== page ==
Positions[edit]

Supine position
The most common surgical position. The patient lies with back flat on operating room bed.[1][2][3]
Trendelenburg position
Same as supine position but the upper torso is lowered.[1][2]
Reverse Trendelenburg position
Same as supine but upper torso is raised and legs are lowered.[1][2]
Fracture Table Position
For hip fracture surgery. Upper torso is in supine position with unaffected leg raised. Affected leg is extended with no lower support. The leg is strapped at the ankle and there is padding in the groin to keep pressure on the leg and hip.[1]
Lithotomy position
Used for gynecological, anal, and urological procedures. Upper torso is placed in the supine position, legs are raised and secured, arms are extended.
Fowler's position
Begins with patient in supine position. Upper torso is slowly raised to a 90 degree position.
Semi-Fowlers position
Lower torso is in supine position and the upper torso is bent at a nearly 85 degree position. The patient's head is secured by a restraint.
Prone position
Patient lies with stomach on the bed. Abdomen can be raised off the bed.
Jackknife position
Also called the Kraske position.[2] Patient's abdomen lies flat on the bed. The bed is scissored so the hip is lifted and the legs and head are low.[1][2]
Knee-chest position
Similar to the jackknife except the legs are bent at the knee at a 90 degree angle.
Lateral position
Also called the side-lying position, it is like the jackknife except the patient is on his or her side. Other similar positions are Lateral chest and Lateral kidney.
Lloyd-Davies position
It is a medical term referring to a common position for surgical procedures involving the pelvis and lower abdomen. The majority of colorectal and pelvic surgery is conducted with the patient in the Lloyd-Davis position.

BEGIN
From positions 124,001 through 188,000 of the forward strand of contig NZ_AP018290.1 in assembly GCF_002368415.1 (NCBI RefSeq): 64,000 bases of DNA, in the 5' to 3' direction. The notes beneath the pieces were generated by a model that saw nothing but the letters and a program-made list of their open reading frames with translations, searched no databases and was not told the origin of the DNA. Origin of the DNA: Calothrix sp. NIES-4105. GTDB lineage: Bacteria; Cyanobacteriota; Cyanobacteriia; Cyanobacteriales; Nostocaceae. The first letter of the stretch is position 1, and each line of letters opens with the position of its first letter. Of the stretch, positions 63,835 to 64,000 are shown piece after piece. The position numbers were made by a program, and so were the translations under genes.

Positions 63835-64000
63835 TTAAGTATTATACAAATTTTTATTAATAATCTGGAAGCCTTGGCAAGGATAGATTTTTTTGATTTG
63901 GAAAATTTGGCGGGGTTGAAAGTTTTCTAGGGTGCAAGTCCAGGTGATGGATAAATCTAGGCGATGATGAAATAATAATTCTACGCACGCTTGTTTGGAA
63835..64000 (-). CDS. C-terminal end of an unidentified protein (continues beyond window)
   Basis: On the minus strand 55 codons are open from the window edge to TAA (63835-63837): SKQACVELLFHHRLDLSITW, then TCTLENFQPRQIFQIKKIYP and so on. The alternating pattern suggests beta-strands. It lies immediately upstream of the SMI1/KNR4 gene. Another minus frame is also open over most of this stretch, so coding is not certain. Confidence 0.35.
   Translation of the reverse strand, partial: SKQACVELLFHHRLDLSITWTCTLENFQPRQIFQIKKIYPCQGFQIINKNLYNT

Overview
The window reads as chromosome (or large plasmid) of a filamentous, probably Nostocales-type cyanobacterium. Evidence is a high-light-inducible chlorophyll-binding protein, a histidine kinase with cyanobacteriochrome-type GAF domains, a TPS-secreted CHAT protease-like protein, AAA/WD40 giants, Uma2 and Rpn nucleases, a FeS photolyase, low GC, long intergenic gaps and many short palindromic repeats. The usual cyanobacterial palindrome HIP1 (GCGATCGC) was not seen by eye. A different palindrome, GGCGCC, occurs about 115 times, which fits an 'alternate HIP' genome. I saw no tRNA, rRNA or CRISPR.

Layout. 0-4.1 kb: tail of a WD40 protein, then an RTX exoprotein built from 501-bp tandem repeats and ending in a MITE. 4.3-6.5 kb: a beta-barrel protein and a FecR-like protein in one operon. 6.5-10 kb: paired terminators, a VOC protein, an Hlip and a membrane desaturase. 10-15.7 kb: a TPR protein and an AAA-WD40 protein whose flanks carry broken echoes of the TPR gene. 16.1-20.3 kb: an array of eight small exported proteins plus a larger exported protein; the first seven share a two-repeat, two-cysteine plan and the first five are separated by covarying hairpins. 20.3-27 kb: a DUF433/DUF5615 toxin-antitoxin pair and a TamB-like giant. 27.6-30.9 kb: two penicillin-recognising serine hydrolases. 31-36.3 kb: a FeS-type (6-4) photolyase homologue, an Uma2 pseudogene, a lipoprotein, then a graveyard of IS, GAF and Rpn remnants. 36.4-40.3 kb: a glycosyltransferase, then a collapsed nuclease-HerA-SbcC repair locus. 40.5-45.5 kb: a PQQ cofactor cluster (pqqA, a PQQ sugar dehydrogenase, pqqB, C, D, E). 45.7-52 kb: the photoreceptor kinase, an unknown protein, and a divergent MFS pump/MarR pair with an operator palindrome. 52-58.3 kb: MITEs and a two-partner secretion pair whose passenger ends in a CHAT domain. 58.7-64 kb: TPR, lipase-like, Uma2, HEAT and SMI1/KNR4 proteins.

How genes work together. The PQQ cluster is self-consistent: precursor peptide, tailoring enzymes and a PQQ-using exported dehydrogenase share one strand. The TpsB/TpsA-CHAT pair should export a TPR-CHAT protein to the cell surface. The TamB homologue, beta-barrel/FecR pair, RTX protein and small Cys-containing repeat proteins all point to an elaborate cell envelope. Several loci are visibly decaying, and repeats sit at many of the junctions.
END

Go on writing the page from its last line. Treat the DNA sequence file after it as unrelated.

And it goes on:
Kidney position
The kidney position is much like the lateral position except the patient's abdomen is placed over a lift in the operating table that bends the body to allow access to the retroperitoneal space. A kidney rest is placed under the patient at the location of the lift.[2]
Sims' position
The Sims' position is a variation of the left lateral position. The patient is usually awake and helps with the positioning. The patient will roll to his or her left side. Keeping the left leg straight, the patient will slide the left hip back and bend the right leg. This position allows access to the anus.

See also[edit]

References[edit]

  1. ^ a b c d e f g h i j k l m n o Jane C. Rothrock (2003). "5". Alexander's care of the patient in surgery (12 ed.). Mosby. pp. 159–184. ISBN 0-323-01622-7. 
  2. ^ a b c d e f g h i j k l m "8". Surgical Technology for the Surgical Technologist (2 ed.). Delmar Learning. 2004. pp. 180–189. ISBN 1-4018-3848-0. 
  3. ^ a b Lillian Sholtis Brunner (1986). "5". The Lippincott: Manual of Nursing Practice (4 ed.). J. B. Lippincott Company. p. 54. ISBN 0-397-54499-5.